Mommy Brain Tips for Better Postpartum

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Mommy Brain have you in a fog these days?  It's no secret mothers (and fathers) experience a brain change after welcoming a child into their lives.  It starts with hormonal changes during pregnancy, and the neurological development often shifts the focus of prior careers and hobbies to survival - sometimes to the extreme of adrenal exhaustion in many western cultures where support is few and far between (or at least not geared towards healthy family development).

You've heard many mother's joke that they lost their brain during the birth, but this brain change really isn't a loss of knowledge, it's just a change of focus.  Just like all the other muscles in our body, our brain adapts to our daily environment.  We get really good at catching spit up before it happens and maybe not so zoned in on finite editing for work projects.  Mommy brain is a matter of priorities - it's OK to have a brain more geared towards biological nurturing than formula spreadsheets.  Mommy brain is really another description for "instinctual thinking" sometime the opposite of the logical thinking required for other aspects of our culture.

For many of us who continue, or decide, to work after having children - we can get a little overwhelmed with the amount of energy needed to raise a family.  How do we balance this new mommy brain perspective with the demands of modern life?  Here are a few tips:

Improving Mommy Brain

Eat well balanced

Without adequate nutrients, including healthy fats, your brain isn't going to work at full capacity.  Be sure you're getting all the colors of the rainbow, and don't forget the blue-colored foods known for their brain enhancing phytonutrients.  Pack your snacks and lunch for outings and for work.  Don't fall into convenience traps that end up reducing health and the bank account.  Think about your time schedule and pack what you can the night before or schedule this time for the morning.  Listen to your personal needs.

Sleep Well

Go to bed when you're tired.  Create a sleep environment that works for everyone.  Safe co-sleeping is known to improve sleep for the whole family because not only does this increase breastfeeding by having mom respond to slight movements of her baby, but it helps regulate baby's temperature and calm feeling to reduce waking overall.  Ultimately, though, you have to do what works for you because every family is different.  Whether it's cuddled right next to your baby, a sidecar for comfort, a mattress on the floor, or someone sleeping on the couch - if it allows the whole family to sleep better, this is going to increase your overall rested feeling, improve emotional reactions, and reduce adrenal fatigue symptoms.

Try to schedule your day and sleep to avoid the need for alarms.  Alarms wake you in the middle of your sleep cycle making you feel groggy and alerting your body with an adrenaline rush.  If you keep the same schedule every day, you'll eventually get into a routine that makes waking easier without an alarm.  If you're able to adjust your work schedule to fit your biological clock, this is the best approach; however, gently increasing the sound of your alarm may help to some degree.  Utilize work from home opportunities and flex schedules.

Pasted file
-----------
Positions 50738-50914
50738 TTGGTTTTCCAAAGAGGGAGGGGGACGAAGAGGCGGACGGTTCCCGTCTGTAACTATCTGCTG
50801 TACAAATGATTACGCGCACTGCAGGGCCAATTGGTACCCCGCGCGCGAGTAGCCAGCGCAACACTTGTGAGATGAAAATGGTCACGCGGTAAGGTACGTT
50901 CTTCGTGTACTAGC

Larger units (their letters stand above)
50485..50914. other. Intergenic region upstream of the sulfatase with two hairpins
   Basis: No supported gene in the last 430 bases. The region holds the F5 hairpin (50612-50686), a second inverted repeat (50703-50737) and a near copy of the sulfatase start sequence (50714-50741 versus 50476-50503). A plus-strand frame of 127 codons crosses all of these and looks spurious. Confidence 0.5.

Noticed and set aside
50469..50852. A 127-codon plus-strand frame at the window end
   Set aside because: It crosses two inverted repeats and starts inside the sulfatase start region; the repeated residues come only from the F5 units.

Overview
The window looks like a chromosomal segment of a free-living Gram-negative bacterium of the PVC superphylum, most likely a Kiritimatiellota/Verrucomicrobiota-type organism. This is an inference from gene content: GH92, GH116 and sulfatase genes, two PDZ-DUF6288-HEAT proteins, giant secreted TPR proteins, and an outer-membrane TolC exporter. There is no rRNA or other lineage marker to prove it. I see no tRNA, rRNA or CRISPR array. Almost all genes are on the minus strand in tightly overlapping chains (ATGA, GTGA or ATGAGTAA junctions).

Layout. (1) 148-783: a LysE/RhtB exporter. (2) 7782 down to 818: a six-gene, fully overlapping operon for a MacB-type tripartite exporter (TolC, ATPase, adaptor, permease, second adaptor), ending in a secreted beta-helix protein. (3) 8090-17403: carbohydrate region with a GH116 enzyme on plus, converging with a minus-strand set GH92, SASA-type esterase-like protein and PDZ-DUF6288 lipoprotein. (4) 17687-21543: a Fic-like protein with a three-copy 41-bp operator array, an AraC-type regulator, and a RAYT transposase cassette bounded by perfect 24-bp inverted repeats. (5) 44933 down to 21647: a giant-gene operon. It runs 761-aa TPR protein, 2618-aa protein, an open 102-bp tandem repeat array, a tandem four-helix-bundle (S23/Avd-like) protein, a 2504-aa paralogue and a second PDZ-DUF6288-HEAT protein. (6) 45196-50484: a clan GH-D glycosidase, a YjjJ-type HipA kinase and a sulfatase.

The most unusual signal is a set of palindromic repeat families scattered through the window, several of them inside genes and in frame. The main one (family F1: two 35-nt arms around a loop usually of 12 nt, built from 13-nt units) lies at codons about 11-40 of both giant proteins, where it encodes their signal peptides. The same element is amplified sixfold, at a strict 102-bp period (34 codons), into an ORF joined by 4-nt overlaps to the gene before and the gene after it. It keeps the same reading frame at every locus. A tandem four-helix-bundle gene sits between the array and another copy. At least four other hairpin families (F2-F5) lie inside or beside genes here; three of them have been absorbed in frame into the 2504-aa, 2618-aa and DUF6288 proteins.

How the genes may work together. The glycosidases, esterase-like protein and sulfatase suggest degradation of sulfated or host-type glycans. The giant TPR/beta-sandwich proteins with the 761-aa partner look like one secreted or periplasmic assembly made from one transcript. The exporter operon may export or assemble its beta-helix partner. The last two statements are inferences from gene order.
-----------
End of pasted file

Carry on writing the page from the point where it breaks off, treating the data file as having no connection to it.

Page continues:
Get into a Routine and Don't Over-schedule

Not only is the work and sleep schedule helpful, but the ins and outs of every day can be exhausting.  Utilize seasonal cycle charting to improve hormonal balance that improves brain function.  Balance social functions and work events and if possible, change careers if this job isn't working for your mental and physical health.

Par down the wardrobe and zone in on either a few mix and match outfits with accessories or try wearing the same outfit like a work uniform, dress suit, and basic colors.  The less you have to decide throughout the day, the more energy your mommy brain can utilize for priority tasks.  Be sure your work wardrobe includes attire suitable for movement so you are comfortable all day and can get in walking and movement for improved health.

Create a meal calendar which not only reduces the amount you have to think about preparing when you arrive home, but you can better utilize leftovers made over to reduce the grocery costs altogether.

Self Care

Self care is for everyone in the family.  Daily, you need time to do whatever it is you like to do to feel clean, refreshed, and provide your brain with a bit of a break.  If we never take time to care for ourselves, we will eventually have a really difficult time caring for others.  Schedule self-care like it's your job because this is your number one job.  You lose that money-making job you have if you haven't cared for your emotional and physical self and things can go down-hill quick.  If you haven't cared for yourself, work load becomes work stress very quickly and mommy brain starts to look like full on depression.  Listen to your needs and request them while also providing this time for other family members as well.  Find your favorite relaxing spot and just be.  Don't mistake productive time for self-care.  You need time to turn off your brain and just be with your own thoughts and desires.  Just 30 minutes a day of self-care can do wonders for your overall mood, and mommy brain.


What's your favorite routine to improve your brain function?